The modern means of communication (phone, fax, internet) have failed to completely replace from our lives neither regular post nor courier delivery. There are several reasons for this.
Firstly, “teleportation” has not been invented yet, so material objects have to be delivered in the old way by the postmen and couriers. This refers even to documents if a wet stamp and a real signature are required.
Secondly, not every spot on the globe has mobile and Internet connection. For example, in India there are so called “tapali” - couriers-walkers capable of delivering correspondence to hard-to-reach places like the jungle that still work today.
It is the courier delivery that now is considered the safest and fastest - especially, when it is going about important (even secret) letters or cargos. The risk that your delivery will be lost or damaged is minimized here.
Couriers practice an individual approach - from hand to hand. This means that the sender and addressee do not need to go to the post office, thus they save their time and effort.
In addition, all stages of courier delivery are monitored with the help of officials’ signatures. When the goods have been delivered, the courier informs the employees of his company, and the company in its turn notifies the customer about the delivery, indicating the name of the recipient, as well as the time and place.
Moreover, the courier services usually operate without days off and breaks. Some of them can make not only one-time delivery, but also regular one: for instance, the press or mail.
The courier service itself appeared a long time ago. Let's take a look at the history of a special service - "express delivery". This service is believed to be first introduced in 1907 by the American company UPS. The range of ordered goods was the most diverse - from traditional letters and cargos to flowers and restaurant food. At first, the company used foot couriers and drove at short distances. However, in 1911 UPS was one of the first courier services that bought 4 own cars and 5 motorcycles.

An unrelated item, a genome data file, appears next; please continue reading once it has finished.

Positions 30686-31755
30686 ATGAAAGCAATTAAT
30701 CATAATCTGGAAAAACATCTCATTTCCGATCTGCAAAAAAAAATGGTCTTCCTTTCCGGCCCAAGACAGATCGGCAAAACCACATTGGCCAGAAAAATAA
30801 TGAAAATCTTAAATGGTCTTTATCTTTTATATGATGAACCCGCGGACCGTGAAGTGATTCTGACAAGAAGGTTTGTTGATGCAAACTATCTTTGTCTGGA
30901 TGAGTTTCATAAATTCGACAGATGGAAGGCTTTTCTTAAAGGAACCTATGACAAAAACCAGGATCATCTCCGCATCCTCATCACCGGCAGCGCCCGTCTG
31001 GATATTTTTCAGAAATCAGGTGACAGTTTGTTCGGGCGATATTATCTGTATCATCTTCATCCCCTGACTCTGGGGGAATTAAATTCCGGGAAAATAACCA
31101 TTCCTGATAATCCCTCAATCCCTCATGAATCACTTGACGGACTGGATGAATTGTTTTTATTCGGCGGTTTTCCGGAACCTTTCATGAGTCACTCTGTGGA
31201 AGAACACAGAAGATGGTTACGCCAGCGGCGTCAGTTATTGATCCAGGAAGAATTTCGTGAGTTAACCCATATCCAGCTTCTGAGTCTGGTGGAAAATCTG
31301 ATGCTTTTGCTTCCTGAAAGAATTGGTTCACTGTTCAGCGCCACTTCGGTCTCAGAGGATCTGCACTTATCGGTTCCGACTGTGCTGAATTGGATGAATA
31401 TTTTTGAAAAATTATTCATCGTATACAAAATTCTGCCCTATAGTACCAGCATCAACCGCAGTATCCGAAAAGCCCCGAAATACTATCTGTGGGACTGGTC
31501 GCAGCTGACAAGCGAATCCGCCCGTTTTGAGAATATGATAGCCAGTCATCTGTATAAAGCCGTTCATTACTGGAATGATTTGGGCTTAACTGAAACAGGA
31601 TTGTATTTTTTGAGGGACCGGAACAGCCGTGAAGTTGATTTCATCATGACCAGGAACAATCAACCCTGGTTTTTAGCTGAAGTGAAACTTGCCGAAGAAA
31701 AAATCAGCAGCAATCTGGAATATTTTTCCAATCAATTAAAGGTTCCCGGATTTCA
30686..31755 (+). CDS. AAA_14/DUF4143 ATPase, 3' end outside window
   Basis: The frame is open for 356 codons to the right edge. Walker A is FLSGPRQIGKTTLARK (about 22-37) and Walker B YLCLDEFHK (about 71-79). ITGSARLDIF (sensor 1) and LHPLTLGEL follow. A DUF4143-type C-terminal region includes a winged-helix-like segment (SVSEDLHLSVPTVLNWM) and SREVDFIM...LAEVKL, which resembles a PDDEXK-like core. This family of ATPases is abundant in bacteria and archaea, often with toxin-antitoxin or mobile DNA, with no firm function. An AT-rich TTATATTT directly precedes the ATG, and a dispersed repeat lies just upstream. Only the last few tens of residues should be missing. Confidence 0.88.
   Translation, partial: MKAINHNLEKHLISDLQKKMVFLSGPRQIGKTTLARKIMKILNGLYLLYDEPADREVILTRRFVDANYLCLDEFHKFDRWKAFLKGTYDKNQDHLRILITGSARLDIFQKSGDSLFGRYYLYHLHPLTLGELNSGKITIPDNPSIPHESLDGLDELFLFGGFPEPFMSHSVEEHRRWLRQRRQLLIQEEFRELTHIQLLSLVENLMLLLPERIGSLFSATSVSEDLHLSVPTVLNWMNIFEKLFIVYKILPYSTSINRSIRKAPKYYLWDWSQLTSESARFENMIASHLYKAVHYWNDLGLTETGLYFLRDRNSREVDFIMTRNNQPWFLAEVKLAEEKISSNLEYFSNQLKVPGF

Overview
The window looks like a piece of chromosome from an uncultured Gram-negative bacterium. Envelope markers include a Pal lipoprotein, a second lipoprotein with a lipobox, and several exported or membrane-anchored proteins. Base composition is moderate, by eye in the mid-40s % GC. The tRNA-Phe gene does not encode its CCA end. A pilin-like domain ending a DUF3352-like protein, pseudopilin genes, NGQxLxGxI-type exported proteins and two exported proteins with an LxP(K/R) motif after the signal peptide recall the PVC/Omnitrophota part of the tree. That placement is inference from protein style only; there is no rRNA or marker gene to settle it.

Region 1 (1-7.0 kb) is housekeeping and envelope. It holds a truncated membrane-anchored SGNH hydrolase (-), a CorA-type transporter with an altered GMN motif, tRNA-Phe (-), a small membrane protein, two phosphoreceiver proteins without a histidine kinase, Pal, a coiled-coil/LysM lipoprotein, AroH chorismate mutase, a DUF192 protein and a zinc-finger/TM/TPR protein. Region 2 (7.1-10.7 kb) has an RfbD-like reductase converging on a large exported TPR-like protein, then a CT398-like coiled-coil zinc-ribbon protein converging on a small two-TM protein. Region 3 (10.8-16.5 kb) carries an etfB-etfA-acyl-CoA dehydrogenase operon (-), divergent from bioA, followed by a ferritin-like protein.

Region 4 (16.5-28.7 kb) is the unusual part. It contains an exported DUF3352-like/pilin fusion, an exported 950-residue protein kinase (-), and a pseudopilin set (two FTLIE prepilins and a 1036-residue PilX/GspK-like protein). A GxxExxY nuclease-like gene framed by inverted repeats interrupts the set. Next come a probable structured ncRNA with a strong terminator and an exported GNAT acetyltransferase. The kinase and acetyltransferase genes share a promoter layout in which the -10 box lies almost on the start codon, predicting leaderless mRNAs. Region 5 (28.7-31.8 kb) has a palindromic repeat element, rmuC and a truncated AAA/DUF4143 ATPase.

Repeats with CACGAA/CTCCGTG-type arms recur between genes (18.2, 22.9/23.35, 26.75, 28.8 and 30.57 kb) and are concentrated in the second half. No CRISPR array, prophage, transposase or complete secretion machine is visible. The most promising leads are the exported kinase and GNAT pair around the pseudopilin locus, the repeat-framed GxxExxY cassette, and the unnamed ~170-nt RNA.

In 1946 the idea of express delivery was grasped and improved by the Australian company TNT. Its name has nothing common with trinitrotoluene (in other words, dynamite), but stands for Thomas Nationwide Transport. Actually, Ken Thomas founded it. What a wonder, but the first delivered cargo was ... a batch of toilets. However, soon the company started to provide express delivery services throughout Australia. It was TNT who introduced addressee’s delivery confirmation by signing a special receipt. Today the former Australian company transformed into a multinational corporation and is already managed from Amsterdam.
And in 1969, three Americans - Delsi, Hillblom and Lannes - decided to bring this service to the world market. They formed DHL, named after their initials, and started to use the planes. At first, the company delivered only courier mail between San Francisco and Honolulu. The efficiency and reliability of the shipments were so high that DHL opened the branches around the world at the speed of light. In 1983-84 the first of these international companies served the USSR, Eastern Europe, China, North Korea, Vietnam, as well as Iraq and Iran. Now, DHL operates in more than two hundred countries throughout the world.
The next page in the history of express delivery was written by the American Fred Smith who established the courier company Federal Express in 1971 (since 1994, FedEx). Earlier the planes picked up goods at the time convenient for passengers and usually delivered them at night. Smith's "trick" was that he created his own special aviation, completely suitable for the shipment of goods. Such planes flew when the company needed it all day and night long. Furthermore, Smith combined air courier and ground transport - now they started to work faster and better. As a result, the cargo did not need to be kept in the warehouse at night, and the addressee received delivery in the morning - as they say, in the heat of the heat.
In addition to speed, an important feature of express delivery is that the customer can monitor the route of the goods. Moreover, not every cargo (hazardous or non-standard) will be accepted by regular post. And finally, prestigious courier services usually guarantee a refund in case of delay, as well as insure the shipment. Naturally, the personal responsibility for delivery from couriers is much higher than that of numerous employees of a complex postal system.